Unless you are totally off the grid you’ve probably heard about Apple’s announcement regarding the latest piece of technology that they are releasing in the coming months and that you are supposed to buy. Yes, the iPhone 6 and iPhone 6 Plus will be released soon, AND the latest in wearable technology, the Apple Watch will also be here next year. Two fantastic opportunities to further sever true human interaction (kind of a cynical statement but think about it).
Now, I’m not one of those blowhard Apple haters who shares hilarious memes on Facebook about Apple finally catching up to Samsung. I don’t care about that. I’ve been an iPhone user since the first one hit the shelves back in ‘07, but like probably a lot of other people, I JUST got an iPhone 5S recently, and low and behold, my technology is now outdated. But, I don’t really care about that part either. I’m here to talk about another part of that announcement- the release of a piece of music that coincided with the announcement of these new Apple products. I guess you could say, the release of a product to help announce the release of another product. I’m talking about that U2 album.
A bajillion dollar company teamed up with a bajillion dollar mega-star band sharing their music in order to make that bajillion dollar company seem hip and cool. U2 shocked the world by releasing their album via cloud technology to iTunes, iTunes Radio, and Beats users for, get this, FREE. Everyday internet users around the world scour the web for opportunities to get free music. In an unparalleled, totally original move, U2 gave their album away for free to Apple, a company that other artists and bands have been struggling with regarding receiving the money they deserve for their album sales. Then, Apple turned around and gave U2’s album to all of their customers for free. That’s only part of it though. Music is a form of art and artistic expression. Art can be sold or can be given away, and it’s up to the recipient to truly determine the worth and value of the art, we all know that. But, I have questions about the integrity and authenticity of this band, and whether they are still attempting to create art or are they just attempting to grow their brand and popularity by churning out product after product? It’s hard to figure that part out since they are already one of the most popular bands of all time. So my question is, why do this? What’s the gain?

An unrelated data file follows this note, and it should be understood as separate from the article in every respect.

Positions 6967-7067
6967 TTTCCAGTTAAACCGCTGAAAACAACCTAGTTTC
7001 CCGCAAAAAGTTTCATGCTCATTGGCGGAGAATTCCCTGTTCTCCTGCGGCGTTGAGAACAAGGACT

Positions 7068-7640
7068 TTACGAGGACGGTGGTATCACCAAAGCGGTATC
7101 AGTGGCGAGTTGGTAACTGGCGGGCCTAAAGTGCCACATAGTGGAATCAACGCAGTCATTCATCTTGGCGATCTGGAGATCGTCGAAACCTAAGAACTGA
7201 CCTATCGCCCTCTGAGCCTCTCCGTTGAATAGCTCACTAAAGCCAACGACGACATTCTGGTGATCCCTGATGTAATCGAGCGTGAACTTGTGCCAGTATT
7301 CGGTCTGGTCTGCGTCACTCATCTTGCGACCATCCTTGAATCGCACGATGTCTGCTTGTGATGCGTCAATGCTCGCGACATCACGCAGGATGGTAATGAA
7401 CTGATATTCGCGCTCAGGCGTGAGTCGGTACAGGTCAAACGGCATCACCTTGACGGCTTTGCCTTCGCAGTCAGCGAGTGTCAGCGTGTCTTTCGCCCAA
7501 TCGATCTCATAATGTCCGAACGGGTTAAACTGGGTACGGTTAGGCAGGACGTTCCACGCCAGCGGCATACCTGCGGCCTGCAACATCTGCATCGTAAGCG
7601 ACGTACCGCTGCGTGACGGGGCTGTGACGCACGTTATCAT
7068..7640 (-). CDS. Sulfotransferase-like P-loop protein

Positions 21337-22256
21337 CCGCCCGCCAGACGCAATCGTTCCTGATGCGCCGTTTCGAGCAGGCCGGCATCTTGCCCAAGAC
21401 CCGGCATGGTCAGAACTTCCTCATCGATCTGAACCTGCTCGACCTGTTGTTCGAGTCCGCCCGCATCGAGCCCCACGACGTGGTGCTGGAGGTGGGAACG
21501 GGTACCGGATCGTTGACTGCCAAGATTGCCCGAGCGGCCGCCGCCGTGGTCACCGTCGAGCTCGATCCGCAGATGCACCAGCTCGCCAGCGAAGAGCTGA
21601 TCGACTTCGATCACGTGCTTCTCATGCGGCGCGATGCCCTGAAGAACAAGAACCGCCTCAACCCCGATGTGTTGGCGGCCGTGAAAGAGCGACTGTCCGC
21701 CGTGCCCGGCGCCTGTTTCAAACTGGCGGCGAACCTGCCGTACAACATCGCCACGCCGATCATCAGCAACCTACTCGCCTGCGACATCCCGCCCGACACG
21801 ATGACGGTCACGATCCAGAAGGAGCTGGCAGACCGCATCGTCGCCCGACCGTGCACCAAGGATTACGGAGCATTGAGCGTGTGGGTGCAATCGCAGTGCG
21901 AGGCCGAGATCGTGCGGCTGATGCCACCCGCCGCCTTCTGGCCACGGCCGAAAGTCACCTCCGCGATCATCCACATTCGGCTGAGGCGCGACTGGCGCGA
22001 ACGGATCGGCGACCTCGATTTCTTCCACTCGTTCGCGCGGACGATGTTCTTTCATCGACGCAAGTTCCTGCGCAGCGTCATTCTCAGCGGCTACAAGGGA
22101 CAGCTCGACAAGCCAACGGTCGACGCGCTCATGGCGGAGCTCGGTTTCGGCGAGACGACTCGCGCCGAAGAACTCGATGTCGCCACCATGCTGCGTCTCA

For the past few days, I’ve been pondering if this move was ludicrous and slightly offensive to real music lovers or totally brilliant. I’m leaning towards the former part of that statement because I don’t think it’s cool to force your art, music, or even opinions on other people, particularly in such a creepy, Big Brother way, and I am not alone. The social media universe exploded with anger and frustration about U2 secretly sliding their piece of music into 500 million people’s iPhones, causing Apple to create a website with instructions on how to delete the album from your library. Here’s what I’m saying, people actually don’t want a FREE piece of music when forced on them.
Is U2 a bad band? I’m not a huge fan, but I don’t think so. Also, please forgive this statement but, like everyone with ears, I really dig their older stuff much more. Did I even listen to this album? Nope. This isn’t an album review, it’s a conversation-starting blog post. Did U2 need to do this? No, they did not. Did Apple need to do this? No, THEY did not.
But, like Bono put it in a recent quote to the media, “The blood, sweat and tears of some Irish guys are in your junk mail” and you got this music anyway. Too many times bands and artists partner with major corporations in giant marketing campaigns to force their music on people instead of letting us make up our own minds. Jay Z did it last year with Samsung, and now U2 has done it. Now, I don’t have any problem with bands making money and gaining exposure through commercial licensing. Honestly, if you talk to any up and coming band, they will tell you licensing is one of the very few ways to make money as a struggling musician these days because companies like Apple don’t want to pay fair amounts to bands and artists. But, when you’ve forced your music onto the masses the music becomes, not a piece of creative artwork, it becomes a product. And I don’t know about you, but free or not, I ain’t buyin’ it.